Diary of a Hairy Girl

Last week, the sun graced us for a few days for the UK's first stint of summer. I love how us Brits just acknowledge that our 'summer' is more just a few short bursts of heatwaves. As much as I do love heat on the ol' bones, it brings out a little bit of a fear in me; body exposure. Unfortunately, the genetics in my family got a little mixed up; my brother won the very fair, thinner haired gene whereas I'm the hirsuit one of the two of us: exacerbated by the fact that I'm also pale as milk. Thus, the warmer weather has its drawbacks. I want to be that smooth legged princess always ready to go, but unfortunately it takes a little more planning if I'm to leave the house in anything cropped. 

Now I don't if it's just me, but I feel quite alone when it comes to being one of those hairy girls. It's still not something we see people talking about that much and there shouldn't be any shame in it. Whether you rock the hair you were given or prefer the newborn feel, do you. Society should just learn to be a little more forgiving and less judgemental - de-fuzzing takes a lot of time and commitment, which is a luxury that some people just don't have.


Hair removal being the time consuming faff it is, razor burn is a particularly huge problem. Having coarser hair seems to make me more susceptible to the old shaving rash. I recommend treating it with aloe vera/a stick based deodorant. My poor pits can't meet a razor more than once a week as they just get too sore so I have to plan my t-shirt wearing days around then. 

I turned to epilating two years ago and it has made it much easier - my hair appears a little thinner and doesn't grow as frequently. Hair does grow in cycles, so there are some patches I have to attend to a little more often but I'd highly recommend in general. I hoped it would reduce the appearance of my pronounced hair follicles, but sadly not. Something I just have to get over, I guess. I still haven't 'plucked' up the courage to introduce the epilator to areas other than my legs yet; I cringe at the thought. Is it as bad as I imagine?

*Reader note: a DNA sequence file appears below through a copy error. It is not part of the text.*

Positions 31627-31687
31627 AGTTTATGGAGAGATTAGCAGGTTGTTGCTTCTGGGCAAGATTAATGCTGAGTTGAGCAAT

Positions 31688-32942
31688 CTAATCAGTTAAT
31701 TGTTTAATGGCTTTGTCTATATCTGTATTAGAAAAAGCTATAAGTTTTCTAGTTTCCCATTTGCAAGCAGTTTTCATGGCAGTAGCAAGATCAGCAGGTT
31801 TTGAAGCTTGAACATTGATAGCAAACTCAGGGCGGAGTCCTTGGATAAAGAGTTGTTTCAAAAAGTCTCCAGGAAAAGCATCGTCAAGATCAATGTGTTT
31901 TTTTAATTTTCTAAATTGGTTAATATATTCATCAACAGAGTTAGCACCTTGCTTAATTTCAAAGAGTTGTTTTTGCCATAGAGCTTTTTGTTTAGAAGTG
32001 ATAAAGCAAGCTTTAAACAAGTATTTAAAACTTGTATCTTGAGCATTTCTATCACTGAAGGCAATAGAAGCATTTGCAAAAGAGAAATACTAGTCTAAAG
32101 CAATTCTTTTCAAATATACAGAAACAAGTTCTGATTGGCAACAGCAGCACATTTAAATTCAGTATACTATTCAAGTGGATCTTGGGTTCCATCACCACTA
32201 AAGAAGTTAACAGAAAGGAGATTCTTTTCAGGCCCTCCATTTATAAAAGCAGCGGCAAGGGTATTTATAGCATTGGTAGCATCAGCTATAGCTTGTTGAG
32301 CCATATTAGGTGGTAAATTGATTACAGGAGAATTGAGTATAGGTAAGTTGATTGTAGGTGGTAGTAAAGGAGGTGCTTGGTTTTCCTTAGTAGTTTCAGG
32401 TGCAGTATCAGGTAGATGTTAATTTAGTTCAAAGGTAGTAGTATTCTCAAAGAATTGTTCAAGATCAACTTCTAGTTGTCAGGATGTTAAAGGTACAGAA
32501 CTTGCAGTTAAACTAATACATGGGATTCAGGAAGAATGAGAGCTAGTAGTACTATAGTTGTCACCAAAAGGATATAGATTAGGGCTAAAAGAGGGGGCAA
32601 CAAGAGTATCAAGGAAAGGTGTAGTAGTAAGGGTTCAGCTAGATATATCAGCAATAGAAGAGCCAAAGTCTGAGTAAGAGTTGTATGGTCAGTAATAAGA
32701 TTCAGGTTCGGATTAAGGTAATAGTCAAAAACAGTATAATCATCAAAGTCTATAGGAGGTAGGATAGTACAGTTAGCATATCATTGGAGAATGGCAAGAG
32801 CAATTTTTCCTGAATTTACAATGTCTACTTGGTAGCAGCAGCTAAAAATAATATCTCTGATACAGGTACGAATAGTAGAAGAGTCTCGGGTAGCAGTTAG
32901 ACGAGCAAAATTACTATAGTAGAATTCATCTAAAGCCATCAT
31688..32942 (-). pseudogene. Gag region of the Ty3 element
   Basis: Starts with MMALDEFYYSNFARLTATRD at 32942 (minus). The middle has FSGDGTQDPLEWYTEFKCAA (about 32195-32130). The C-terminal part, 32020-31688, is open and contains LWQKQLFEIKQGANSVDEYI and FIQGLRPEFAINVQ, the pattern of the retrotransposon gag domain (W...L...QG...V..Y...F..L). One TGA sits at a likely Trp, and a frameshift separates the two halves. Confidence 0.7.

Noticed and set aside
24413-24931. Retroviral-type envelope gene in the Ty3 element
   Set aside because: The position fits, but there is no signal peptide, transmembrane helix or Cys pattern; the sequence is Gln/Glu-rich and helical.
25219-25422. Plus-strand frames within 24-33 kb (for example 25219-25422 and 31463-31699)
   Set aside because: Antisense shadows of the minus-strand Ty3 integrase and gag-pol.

I LOL at the days when early in my relationship I used to panic if there was a smidge of stubble on my body in the fear Kyle might feel it. Desirability shouldn't be partly based on the smoothness of one's limbs, but it was a big deal. For me, it was more that I just wanted to make the effort and feel more attractive. Now, I don't want to say I care less about wanting to look good for Kyle, but it's not a particularly important factor (I think I actually do it more for work than for him). I personally prefer the hair free look on myself as it feels uncomfortable to be on the hairy side, but kudos to those who rock it. 

I will admit, I still haven't really divulged the ins and outs even to Kyle about the extent of my hairyness and the unwanted places it grows. I hide the fact that I have to reach for the tweezers to sort the chin and upper lip situation out - we'd probably joke about it, but I'm still not all that comfortable even with myself that I have to do it. If we were to do a poll, there probably maybe more women with unwanted hair problems than those without, which may make us the 'normal' ones, but I'm just hoping there. Annoyingly, of all the places on my body that could do with a few more follicles, it's my eyebrows; that's a place that seems to be balding, but I digress.


Writing this has made me realise I still haven't fully accepted the fact I am just a little hairier than the average female and there is a level of shame I carry. Similar to the way I feel about my nose - that I don't feel like I should have been born with it, that it's unfair and a burden I don't want to be plagued with. I know within myself it's not something that defines me. My passions, interests and humour are more important and should be my concern as the lasting impression on those I meet, surely? It's hard to unwind the lasting impact of society's messages. Everyone has their insecurities and this factor is just one of mine, but learning to manage and live with 'it' as part of my routine is just something I have to get on with. I know it's a dampener when it comes the warmer months or breaks away and it can get me down.

Until laser hair removal is a more of a feasible option, I just need to be more lenient on myself. If you're not happy with something, fix it; just don't do it because society makes you feel you should. Do it for you.

How do you feel about body hair? What's your favourite method for removal? I would love to hear your thoughts and opinions.

K.